Shireen Mazari, a leader of the Pakistan Tehreek-e-Insaf (PTI) party, has disclosed that some members of Prime Minister Imran Khan’s cabinet, including herself, had raised objections to the controversial Prevention of Electronic Crimes (Amendment) Ordinance, 2022. The ordinance made defamation a non-bailable offense with a five-year imprisonment sentence. The ordinance, commonly known as Peca, was first passed by the National Assembly in 2016 when the Pakistan Muslim League-Nawaz (PML-N) was in power. However, President Arif Alvi passed an ordinance making it tougher during the PTI government’s tenure.
The Islamabad High Court invalidated Section 20 of the ordinance in April 2022, which criminalized defamation and drew criticism from digital rights activists. Despite the court’s ruling, PTI members, including Senator Azam Swati, have still fallen victim to the law. Mazari stated in an interview with DawnNewsTV that she had submitted a written objection to Peca, stating that the law would come back to haunt them.
Mazari also expressed her grievances regarding the use of the sedition law, which was invalidated by the Lahore High Court last month. However, cases were registered against Ali Amin and Khan Sahib a day after the law was scrapped. The Peca law had given sweeping powers to the executive, which could be misused against anyone and further curtail freedom of expression in the country, according to the opposition. The legislation allowed the Federal Investigation Agency (FIA) officers to unlock any computer, mobile phone, or other device required for investigating a crime or offense. It also made defamation a punishable offense and stated that parody or satire-based websites and social media accounts could be proceeded against on “spoofing.”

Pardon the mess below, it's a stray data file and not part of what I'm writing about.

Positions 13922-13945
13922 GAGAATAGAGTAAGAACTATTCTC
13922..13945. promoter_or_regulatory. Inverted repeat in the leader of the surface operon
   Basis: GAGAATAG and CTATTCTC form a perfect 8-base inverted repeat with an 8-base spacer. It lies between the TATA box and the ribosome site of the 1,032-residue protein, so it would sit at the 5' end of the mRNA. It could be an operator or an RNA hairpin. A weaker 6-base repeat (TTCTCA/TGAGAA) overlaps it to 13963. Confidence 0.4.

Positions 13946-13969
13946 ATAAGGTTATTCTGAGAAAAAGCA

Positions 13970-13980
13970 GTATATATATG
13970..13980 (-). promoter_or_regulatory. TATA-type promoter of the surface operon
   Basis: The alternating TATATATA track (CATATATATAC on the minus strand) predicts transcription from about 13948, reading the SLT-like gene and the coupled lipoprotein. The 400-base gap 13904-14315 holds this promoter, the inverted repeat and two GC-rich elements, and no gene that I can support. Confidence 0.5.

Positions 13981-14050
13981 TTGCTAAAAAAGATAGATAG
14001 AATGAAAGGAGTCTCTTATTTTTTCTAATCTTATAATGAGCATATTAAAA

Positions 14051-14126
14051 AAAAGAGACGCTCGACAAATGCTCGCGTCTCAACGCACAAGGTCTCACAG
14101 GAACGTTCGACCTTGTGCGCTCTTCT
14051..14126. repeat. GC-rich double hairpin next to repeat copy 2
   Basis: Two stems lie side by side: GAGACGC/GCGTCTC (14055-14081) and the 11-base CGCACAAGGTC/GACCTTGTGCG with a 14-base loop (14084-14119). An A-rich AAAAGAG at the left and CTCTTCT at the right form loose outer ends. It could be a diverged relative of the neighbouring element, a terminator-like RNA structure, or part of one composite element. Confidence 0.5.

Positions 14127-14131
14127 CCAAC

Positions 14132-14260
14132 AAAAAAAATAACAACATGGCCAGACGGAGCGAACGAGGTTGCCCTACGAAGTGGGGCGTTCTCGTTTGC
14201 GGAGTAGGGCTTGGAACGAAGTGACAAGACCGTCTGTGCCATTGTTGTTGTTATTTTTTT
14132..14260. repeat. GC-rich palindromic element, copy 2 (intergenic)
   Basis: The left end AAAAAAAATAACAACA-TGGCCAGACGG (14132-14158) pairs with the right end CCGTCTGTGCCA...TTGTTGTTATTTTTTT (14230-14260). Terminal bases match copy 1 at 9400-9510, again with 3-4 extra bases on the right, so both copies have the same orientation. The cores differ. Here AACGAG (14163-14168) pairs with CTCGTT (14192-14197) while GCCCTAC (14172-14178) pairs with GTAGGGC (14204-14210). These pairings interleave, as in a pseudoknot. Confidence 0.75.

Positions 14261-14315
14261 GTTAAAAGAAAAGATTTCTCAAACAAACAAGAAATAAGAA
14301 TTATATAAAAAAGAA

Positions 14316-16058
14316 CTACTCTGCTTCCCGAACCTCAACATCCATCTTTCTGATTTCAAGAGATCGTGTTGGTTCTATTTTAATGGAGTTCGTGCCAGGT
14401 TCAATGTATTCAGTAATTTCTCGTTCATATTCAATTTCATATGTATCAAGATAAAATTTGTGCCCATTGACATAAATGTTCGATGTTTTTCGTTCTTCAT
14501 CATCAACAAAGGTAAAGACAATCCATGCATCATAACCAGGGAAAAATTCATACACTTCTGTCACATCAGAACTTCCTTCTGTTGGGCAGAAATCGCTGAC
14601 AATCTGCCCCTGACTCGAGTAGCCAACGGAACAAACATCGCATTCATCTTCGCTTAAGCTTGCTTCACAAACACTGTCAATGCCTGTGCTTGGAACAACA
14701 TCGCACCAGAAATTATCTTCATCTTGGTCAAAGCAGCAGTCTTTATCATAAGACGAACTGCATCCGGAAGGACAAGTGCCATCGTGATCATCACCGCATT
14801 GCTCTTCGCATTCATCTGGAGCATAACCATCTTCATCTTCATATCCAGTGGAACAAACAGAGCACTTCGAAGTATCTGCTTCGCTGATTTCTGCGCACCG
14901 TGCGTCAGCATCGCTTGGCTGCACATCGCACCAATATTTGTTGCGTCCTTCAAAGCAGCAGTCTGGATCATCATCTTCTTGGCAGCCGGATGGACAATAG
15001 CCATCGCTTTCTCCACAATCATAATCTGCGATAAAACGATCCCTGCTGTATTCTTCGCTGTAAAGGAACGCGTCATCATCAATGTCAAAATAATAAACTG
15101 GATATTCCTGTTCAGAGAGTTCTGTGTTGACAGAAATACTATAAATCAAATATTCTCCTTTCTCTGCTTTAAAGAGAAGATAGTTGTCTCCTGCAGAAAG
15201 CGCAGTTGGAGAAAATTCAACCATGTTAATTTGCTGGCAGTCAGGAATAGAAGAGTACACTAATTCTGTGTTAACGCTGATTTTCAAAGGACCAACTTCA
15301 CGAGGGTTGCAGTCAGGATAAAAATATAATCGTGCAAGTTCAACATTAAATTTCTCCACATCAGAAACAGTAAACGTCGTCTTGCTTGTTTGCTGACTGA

In November 2020, the PTI government framed social media laws under Peca, which drew criticism from digital rights activists, Internet Service Providers of Pakistan, and the Asia Internet Coalition, all of whom had termed the law draconian. President Arif Alvi had promulgated an ordinance to amend Peca in February 2020, a day after the federal cabinet had approved it. The legality of Peca’s Section 20 was already under examination before the IHC at the time.
The amendment to Peca’s Section 20 increased the jail term for defaming any person or institution from three to five years. It also made online public defamation a cognizable and non-bailable offense and defined the complainant as the aggrieved person, his authorized representative, his guardian in case he was a minor, or “a member of the public in respect of a public figure or a holder of public office.” Moreover, the definition of a “person” was expanded to include any company, association, or body of persons whether incorporated or not, institution, organization, authority or any other body established by the government under any law or otherwise.
Opposition leaders and media bodies criticized the government’s move to amend Peca, stating that it was aimed at curbing freedom of expression and silencing the media. The Islamabad High Court declared the law unconstitutional in April 2022 and scrapped its Section 20 that criminalized defamation. The FIA challenged this order in the Supreme Court, but the federal government withdrew the plea mere hours later.